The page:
This is a pretty tall order! If we could write a KQL query to detect malicious powershell, the world would be a very different place. The problem is there aren't any of the key differences you are looking for. There are a few things to look for which can help narrow the field, but the results are still going to be very false positive prone. File origin and location can help to a point, native scripts might be in c:\windows and malicious might be in %temp%. But there are app installers and other tools that use powershell and also put their scripts in %temp%. Some aspects of the command line can be indicative, such as -Hidden or -Version, but legit scripts sometimes use those also.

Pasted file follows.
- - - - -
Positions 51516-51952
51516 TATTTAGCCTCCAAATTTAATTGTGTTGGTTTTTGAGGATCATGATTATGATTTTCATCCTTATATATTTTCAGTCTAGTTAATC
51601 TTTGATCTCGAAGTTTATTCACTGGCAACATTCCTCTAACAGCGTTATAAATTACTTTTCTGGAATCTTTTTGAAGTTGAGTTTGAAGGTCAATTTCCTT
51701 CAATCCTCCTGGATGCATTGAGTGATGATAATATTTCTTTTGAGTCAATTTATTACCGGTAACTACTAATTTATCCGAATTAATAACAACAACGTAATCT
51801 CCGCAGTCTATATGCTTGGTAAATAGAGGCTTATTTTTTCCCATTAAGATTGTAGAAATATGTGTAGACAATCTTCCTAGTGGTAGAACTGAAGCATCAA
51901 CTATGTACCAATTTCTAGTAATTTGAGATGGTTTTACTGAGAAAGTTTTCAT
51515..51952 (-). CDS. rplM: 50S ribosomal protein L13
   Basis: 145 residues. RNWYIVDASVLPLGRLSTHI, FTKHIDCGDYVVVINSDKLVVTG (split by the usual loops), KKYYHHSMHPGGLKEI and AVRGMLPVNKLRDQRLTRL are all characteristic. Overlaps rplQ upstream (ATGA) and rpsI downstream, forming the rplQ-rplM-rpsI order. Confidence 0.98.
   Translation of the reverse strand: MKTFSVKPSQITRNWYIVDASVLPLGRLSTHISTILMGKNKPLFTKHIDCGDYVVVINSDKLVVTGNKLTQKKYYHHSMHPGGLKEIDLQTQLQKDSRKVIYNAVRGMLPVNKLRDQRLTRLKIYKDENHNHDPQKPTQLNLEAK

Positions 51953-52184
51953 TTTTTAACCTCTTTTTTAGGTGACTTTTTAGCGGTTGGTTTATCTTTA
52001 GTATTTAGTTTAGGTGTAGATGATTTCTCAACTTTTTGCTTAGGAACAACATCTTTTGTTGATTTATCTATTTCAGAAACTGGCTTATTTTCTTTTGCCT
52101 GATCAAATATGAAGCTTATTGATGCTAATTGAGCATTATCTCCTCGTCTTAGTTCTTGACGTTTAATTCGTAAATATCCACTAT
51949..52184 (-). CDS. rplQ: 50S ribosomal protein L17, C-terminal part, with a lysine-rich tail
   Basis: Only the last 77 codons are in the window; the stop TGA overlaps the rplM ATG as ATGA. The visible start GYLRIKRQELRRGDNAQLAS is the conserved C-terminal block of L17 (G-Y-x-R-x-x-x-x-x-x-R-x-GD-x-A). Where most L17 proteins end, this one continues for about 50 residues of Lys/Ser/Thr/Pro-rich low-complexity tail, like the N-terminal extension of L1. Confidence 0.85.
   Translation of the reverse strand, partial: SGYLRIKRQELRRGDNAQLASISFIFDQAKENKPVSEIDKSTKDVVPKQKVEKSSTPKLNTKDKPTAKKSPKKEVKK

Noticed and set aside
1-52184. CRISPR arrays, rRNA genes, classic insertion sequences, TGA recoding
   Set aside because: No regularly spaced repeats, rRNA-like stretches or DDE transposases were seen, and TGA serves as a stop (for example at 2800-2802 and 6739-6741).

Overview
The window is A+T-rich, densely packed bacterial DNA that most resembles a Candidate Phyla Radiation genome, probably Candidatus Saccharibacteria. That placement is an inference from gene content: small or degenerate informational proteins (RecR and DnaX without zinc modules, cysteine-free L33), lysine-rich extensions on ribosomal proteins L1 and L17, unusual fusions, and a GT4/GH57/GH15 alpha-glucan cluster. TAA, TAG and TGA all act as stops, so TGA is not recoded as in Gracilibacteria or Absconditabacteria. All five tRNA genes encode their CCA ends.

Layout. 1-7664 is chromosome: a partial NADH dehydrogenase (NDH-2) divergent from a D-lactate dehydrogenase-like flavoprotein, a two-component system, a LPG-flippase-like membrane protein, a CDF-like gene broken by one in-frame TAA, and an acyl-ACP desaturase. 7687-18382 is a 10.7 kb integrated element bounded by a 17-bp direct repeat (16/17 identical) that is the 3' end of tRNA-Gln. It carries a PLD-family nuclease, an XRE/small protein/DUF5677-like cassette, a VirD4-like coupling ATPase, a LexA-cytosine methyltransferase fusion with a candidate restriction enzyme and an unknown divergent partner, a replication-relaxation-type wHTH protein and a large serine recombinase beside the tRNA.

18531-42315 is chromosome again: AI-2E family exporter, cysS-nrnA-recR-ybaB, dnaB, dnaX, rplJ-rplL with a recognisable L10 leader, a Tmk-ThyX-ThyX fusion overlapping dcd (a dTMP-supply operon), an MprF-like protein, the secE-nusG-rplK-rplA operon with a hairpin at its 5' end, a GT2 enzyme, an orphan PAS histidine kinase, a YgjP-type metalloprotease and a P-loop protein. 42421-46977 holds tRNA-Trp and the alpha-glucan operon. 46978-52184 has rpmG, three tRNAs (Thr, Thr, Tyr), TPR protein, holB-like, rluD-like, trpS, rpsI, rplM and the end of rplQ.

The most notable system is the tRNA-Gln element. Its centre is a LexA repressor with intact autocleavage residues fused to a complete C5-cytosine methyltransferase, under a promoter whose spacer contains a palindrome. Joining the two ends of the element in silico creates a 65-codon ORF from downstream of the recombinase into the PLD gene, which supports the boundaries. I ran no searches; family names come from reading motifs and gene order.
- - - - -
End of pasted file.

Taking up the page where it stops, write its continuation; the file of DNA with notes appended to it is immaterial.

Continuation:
One thing you might want to try is the 'obfuscated scripts' ASR rule, I don't know how effective that is though I am just looking into that now.